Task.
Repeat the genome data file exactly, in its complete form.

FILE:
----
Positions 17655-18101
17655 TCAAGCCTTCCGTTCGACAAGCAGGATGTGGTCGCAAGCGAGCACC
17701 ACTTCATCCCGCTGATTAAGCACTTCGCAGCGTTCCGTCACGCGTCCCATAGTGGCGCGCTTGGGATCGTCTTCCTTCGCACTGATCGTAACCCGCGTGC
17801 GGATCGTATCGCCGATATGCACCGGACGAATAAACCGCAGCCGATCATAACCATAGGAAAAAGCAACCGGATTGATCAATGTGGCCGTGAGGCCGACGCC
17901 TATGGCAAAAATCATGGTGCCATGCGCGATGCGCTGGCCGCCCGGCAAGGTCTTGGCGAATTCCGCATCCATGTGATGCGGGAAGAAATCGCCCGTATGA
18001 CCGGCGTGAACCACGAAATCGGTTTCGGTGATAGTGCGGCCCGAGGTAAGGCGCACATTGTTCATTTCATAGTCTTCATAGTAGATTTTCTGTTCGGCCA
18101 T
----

Positions 17655-18101
17655 TCAAGCCTTCCGTTCGACAAGCAGGATGTGGTCGCAAGCGAGCACC
17701 ACTTCATCCCGCTGATTAAGCACTTCGCAGCGTTCCGTCACGCGTCCCATAGTGGCGCGCTTGGGATCGTCTTCCTTCGCACTGATCGTAACCCGCGTGC
17801 GGATCGTATCGCCGATATGCACCGGACGAATAAACCGCAGCCGATCATAACCATAGGAAAAAGCAACCGGATTGATCAATGTGGCCGTGAGGCCGACGCC
17901 TATGGCAAAAATCATGGTGCCATGCGCGATGCGCTGGCCGCCCGGCAAGGTCTTGGCGAATTCCGCATCCATGTGATGCGGGAAGAAATCGCCCGTATGA
18001 CCGGCGTGAACCACGAAATCGGTTTCGGTGATAGTGCGGCCCGAGGTAAGGCGCACATTGTTCATTTCATAGTCTTCATAGTAGATTTTCTGTTCGGCCA
18101 T